Having written my cultural anthropology thesis at Harvard College (years ago) on interracial dating, I feel somewhat entitled to contribute some opinion on this somewhat controversial topic. Although I do not plan to share the intimate accounts from that thesis in this current blog post, I will say that many people (more people than you may believe) are socially trained not to consider dating outside of their race, and that is such a sad realization. I have heard people from various racial backgrounds say that they would love to date someone of another race but they don’t know how that person would be received by their family and peers and therefore don’t want to deal with the potential hassle. I have also heard people jump to the conclusion that someone from another race probably has different viewpoints and perspectives on life that they would not even be able to get along or find anything in common as a couple. Despite increasing numbers of interracial couples, there are plenty of people out there who are nervous about approaching a man or woman of another race, and I am very much looking forward to this social fear dissipating from America’s consciousness and subconsciousness (easier said than done, considering the country's tumultuous and horrifying history of race relations). America may be a “cultural melting pot,” but unfortunately the “brew” in the pot only tends to really mix for the most part between 9am to 5pm on weekdays, and then after hours are comprised of mostly racially monogamous get-togethers and social gatherings. When we answer “yes” to the question, “can't we all just get along?,” that “yes” requires some effort to really understand and educate yourself on the “other,” be open-minded to “the other,” and feel comfortable having a real conversation with “the other.” Until that happens more often, the occasional and sometimes subtle distaste for interracial relations will unfortunately continue to linger like an uninvited but nevertheless present “elephant in the room,” and potentially prevent the formation of a lot of great relationships.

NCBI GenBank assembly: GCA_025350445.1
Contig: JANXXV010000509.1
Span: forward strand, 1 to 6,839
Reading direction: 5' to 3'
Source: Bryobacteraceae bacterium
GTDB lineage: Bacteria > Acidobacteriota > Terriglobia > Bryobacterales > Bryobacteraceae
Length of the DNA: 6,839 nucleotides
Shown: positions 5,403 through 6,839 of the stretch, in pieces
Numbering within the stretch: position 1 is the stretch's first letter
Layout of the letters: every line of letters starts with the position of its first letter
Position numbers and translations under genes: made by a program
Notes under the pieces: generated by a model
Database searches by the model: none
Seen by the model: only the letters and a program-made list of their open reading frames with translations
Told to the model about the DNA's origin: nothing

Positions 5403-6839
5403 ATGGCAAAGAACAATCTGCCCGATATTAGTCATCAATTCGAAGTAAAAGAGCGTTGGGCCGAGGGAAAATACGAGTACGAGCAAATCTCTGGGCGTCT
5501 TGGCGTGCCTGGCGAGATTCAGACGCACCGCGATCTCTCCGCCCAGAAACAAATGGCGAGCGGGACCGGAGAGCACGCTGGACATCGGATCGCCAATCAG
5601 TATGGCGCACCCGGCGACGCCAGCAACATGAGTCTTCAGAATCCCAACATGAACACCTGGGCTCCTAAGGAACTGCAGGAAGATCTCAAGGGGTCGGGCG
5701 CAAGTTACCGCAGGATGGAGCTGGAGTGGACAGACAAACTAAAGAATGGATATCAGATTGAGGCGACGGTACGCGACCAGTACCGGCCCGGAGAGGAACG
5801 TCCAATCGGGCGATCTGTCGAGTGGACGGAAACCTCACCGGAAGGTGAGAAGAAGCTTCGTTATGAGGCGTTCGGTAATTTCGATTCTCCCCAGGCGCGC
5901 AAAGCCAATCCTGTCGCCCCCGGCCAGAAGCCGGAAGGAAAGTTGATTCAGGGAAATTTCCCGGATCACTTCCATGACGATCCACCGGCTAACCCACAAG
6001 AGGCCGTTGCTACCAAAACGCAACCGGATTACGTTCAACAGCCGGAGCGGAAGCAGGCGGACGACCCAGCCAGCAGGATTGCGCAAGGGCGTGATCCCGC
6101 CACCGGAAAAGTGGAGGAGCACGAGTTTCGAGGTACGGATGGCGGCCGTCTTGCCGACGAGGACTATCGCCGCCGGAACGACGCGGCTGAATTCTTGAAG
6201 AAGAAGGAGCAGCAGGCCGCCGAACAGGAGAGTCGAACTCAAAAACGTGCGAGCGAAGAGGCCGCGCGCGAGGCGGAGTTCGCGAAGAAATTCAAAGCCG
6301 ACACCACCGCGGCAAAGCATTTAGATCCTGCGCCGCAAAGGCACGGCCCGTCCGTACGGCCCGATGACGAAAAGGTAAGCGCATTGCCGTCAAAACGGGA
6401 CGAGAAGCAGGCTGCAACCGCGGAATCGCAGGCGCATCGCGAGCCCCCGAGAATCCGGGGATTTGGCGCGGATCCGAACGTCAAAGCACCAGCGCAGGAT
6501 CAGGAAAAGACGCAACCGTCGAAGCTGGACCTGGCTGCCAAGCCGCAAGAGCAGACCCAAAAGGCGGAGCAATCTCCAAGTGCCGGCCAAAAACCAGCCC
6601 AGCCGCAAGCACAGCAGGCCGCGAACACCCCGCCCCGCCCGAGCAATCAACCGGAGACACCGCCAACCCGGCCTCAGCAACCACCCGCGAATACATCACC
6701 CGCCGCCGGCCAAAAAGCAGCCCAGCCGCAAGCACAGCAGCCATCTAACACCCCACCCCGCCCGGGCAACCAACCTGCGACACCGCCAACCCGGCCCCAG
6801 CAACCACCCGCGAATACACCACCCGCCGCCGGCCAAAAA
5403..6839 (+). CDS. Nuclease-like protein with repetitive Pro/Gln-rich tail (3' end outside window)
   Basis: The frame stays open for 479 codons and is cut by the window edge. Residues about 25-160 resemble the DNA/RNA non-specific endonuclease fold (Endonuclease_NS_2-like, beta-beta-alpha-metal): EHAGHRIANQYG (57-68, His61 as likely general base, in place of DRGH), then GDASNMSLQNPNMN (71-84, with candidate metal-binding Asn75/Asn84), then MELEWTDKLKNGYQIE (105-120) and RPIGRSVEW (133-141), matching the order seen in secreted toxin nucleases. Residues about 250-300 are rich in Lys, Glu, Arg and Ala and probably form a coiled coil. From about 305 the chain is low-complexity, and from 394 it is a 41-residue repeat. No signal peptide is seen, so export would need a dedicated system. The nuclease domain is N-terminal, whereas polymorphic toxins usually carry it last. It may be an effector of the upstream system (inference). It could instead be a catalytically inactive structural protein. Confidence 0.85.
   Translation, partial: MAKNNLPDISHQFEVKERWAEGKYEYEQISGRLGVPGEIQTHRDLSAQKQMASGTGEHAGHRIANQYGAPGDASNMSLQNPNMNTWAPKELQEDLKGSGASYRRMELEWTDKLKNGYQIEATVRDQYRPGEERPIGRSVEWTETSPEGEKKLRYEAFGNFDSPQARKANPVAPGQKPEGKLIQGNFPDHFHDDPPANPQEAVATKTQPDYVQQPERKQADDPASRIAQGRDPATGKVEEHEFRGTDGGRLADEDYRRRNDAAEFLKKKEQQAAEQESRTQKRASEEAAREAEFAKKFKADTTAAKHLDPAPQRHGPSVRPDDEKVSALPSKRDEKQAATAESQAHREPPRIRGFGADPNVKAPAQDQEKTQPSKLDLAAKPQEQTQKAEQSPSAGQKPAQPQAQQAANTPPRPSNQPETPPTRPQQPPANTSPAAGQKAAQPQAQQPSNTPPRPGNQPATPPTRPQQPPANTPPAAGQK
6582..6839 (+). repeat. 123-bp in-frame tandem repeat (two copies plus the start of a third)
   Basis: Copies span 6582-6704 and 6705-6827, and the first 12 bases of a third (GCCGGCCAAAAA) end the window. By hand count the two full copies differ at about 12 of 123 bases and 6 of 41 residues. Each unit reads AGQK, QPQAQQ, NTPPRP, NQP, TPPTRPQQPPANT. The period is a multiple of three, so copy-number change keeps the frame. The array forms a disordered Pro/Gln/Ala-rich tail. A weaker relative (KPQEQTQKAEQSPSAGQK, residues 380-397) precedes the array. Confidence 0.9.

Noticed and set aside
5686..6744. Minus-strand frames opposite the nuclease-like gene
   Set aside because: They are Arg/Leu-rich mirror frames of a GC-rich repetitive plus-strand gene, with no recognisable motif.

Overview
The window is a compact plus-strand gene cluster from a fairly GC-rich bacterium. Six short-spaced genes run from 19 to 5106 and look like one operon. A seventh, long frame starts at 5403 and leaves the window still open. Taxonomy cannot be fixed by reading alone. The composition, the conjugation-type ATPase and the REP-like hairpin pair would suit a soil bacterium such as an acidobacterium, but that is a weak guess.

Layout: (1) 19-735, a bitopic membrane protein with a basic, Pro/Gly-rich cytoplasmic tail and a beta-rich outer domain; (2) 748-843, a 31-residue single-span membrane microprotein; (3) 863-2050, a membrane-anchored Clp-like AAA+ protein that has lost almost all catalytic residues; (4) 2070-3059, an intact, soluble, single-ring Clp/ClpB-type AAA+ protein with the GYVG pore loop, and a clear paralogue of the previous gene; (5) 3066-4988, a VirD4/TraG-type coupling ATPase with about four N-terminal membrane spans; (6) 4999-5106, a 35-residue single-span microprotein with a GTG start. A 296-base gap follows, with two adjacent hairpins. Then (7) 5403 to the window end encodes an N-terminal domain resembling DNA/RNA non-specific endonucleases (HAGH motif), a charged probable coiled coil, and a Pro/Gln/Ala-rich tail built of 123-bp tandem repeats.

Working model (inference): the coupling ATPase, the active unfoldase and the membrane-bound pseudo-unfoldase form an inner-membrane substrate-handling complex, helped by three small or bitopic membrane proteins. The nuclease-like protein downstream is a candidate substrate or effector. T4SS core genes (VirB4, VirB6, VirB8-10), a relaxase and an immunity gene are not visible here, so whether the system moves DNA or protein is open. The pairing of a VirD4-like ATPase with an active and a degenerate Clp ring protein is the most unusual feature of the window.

True love does not have a color – it may just have a preference, which, in my opinion, is totally fine. I may have a preference for black men, but I do find men of all races and ethnicities attractive and have always been open-minded to dating them. A white man can have a preference for blonds, but that does not automatically preclude him from finding an Indian woman very appealing. A black man may have a preference for Chinese women, but that does not stop him from appreciating the glow of a beautiful black woman. From my perspective, there should be no social rules as to who we should or should not date, but they do exist like a strong, invisible and forceful undercurrent underneath an otherwise smooth-flowing river. I really do believe that every person should sit back and think about whether or not they are truly only attracted to a certain group – or if they don’t feel comfortable dating outside certain racial groups due to a fear of social stigmatization. In my opinion, society’s opinion of your love life and the matters of your heart should not matter in the least. Do you really want society telling you who should or should not enter your bedroom? I hope not! What should really matter is whether or not that person, regardless of race, really makes your heart beat faster when you see them, that you enjoy their company when they are around, and that you both have a workable relationship vibe that is able to stand the test of both good and bad times. Superficially-based and socially-constructed relationships are flawed from the outset – we need to move past the “rules” and forget about whether or not a couple is representative of “Black love,” “White love,” or “Asian love,” and just focus on the fact that the couple is representative of the key word that binds them both: love. It may sound really cheesy, but when all is said and done, your heart knows no color. Perhaps the frustration of today’s current dating scene could ease up if people let their hearts rule, and put their minds and the social constructions buried within, to rest.